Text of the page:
THE founder of a UK-based fashion app has spoken of their efforts to support some of the most vulnerable communities in Bangladesh during the Covid pandemic.

Mallzee is a fashion shopping app which allows users to browse over two million products from more than 100 fashion brands across the world. In light of the Covid-19 pandemic, the Edinburgh-based tech company has helped to set up Lost Stock – a fashion clothing box, designed to help support garment workers in Bangladesh.

The initiative enables shoppers to buy cancelled clothing stock direct from manufacturers through a personalised fashion box, while supporting a garment worker and their family at the same time.

Each box, priced at £35 each, contains at least three pieces of clothing worth approximately £70.

Cally Russell is the CEO of Mallzee. Speaking to Eastern Eye, he revealed his passion for the project and its origins. “With billions of pounds worth of stock potentially going to landfill and millions of workers facing starvation, we knew we had to find a way to help,” he said. “As CEO of Mallzee, the fashion industry is my industry and I couldn’t stand by and watch the poorest suffer.”

Cally Russell is the CEO of Edinburgh-based tech company Mallzee

Russell and his team decided to use their consumer insights, industry knowledge and contacts to “create a business model with a positive impact”. Mallzee partnered with Bangladesh-based charity SAJIDA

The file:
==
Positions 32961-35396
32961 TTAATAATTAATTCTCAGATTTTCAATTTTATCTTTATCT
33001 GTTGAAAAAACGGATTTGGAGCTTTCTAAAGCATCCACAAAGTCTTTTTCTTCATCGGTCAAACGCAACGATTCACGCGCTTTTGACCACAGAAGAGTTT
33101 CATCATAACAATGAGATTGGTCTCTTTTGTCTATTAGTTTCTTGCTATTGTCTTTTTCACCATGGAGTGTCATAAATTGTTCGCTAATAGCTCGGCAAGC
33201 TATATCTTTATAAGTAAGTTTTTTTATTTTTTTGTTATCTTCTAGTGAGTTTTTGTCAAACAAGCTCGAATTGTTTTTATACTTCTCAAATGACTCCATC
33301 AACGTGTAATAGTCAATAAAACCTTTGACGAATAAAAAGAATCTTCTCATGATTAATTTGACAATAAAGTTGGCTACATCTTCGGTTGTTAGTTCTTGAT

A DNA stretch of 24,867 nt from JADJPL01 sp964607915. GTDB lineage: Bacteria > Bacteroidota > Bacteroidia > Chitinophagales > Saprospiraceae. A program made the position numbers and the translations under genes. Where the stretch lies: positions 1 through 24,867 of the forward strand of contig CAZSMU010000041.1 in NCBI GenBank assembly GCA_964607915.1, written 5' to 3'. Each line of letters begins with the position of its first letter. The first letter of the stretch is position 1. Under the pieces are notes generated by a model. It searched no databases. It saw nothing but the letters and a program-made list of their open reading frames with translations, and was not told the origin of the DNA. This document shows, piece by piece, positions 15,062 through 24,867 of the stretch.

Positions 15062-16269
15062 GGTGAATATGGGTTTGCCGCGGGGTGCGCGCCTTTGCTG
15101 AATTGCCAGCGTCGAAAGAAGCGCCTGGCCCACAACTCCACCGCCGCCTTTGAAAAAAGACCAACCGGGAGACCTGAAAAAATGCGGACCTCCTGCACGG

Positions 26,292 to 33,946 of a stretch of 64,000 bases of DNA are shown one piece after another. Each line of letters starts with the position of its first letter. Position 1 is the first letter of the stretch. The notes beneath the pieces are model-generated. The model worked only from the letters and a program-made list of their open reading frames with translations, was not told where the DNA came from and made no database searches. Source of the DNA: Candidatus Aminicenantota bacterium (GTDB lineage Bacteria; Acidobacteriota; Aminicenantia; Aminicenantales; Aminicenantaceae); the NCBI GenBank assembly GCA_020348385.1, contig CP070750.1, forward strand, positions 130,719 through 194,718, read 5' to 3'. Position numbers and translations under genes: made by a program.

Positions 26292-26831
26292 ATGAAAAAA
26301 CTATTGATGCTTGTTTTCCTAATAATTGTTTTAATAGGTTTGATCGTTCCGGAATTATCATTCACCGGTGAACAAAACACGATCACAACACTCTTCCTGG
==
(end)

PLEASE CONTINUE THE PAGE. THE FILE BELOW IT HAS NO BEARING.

Foundation, to ensure the boxes supported people who needed it most.

According to Muhymin Chowdhury, the head of challenge fund and fundraising for SAJIDA, cancelled orders have affected more than 1,000 factories and the lives of 2.27 million workers and their families.

A recent study found that 47 per cent of these workers now have no income.

“We are very pleased to partner with Lost Stock whose approach helps redress the unfortunate failures of global brands to practise responsible sourcing,” Chowdhury said. “Lost Stock purchases garment products at a fair price from Bangladeshi factories helping support them longer term.”

Mallzee were initially working toward a goal to support 50,000 families by the end of 2020. To date, more than 75,000 boxes have been sold.

Cancelled orders have affected more than 1,000 factories and the lives of 2.27 million workers and their families

Russell admitted he felt overwhelmed by the support and countless
positive messages the project had received. “People in the UK have really come together to support each other in the fight against coronavirus and it’s been really heart-warming to see so many fashion influencers get behind this initiative and help those in the industry who are really suffering as a result of the pandemic,” he said.

Elsewhere, UK fashion label Dilli Grey has also lent support to artisans in India who have been impacted by the crisis. The brand has created a ‘commerce with compassion’ fund to support workers, as well as their families and communities. In April, 10 per cent of sales during lockdown were donated directly to artisans in rural villages outside Jaipur, India.

Stitch by Stitch, a production company which makes handmade textiles for interiors from natural fibres in India, also announced they would be donating five per cent of profit from the sale of a special quilt to the Kantai Se Kamai project. The project aims to support hand spinners in Kutch in Gujarat, India.